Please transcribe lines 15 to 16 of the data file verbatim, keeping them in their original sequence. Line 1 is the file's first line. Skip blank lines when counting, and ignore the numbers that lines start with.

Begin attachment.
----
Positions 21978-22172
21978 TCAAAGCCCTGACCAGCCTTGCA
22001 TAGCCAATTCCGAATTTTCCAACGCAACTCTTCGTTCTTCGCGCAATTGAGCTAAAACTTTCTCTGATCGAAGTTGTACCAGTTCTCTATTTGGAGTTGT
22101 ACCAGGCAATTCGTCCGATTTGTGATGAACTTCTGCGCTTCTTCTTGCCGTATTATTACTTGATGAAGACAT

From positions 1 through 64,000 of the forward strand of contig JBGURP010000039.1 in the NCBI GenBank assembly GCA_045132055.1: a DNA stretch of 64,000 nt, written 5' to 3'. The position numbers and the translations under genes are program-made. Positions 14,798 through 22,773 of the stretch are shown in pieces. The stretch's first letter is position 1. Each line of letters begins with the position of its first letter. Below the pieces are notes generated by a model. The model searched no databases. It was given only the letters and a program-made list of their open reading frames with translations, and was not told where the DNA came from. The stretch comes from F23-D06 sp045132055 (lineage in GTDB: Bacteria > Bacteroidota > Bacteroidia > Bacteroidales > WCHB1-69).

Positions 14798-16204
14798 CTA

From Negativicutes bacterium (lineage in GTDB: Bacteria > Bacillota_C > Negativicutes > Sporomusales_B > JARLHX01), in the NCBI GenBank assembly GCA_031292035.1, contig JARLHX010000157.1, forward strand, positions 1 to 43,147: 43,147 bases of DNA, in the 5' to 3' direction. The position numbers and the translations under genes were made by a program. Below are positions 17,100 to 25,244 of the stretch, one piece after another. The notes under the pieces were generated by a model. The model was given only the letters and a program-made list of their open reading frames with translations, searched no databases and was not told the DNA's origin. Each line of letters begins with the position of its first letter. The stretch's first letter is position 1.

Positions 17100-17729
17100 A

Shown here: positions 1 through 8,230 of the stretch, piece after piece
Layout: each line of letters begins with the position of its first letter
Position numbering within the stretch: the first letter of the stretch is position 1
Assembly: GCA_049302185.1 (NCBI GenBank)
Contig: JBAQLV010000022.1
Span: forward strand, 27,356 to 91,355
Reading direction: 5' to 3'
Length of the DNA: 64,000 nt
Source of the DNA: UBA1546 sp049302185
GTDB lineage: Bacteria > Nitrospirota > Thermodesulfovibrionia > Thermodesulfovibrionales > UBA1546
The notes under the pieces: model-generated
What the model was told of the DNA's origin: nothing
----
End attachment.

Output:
Contig: JBAQLV010000022.1
Span: forward strand, 27,356 to 91,355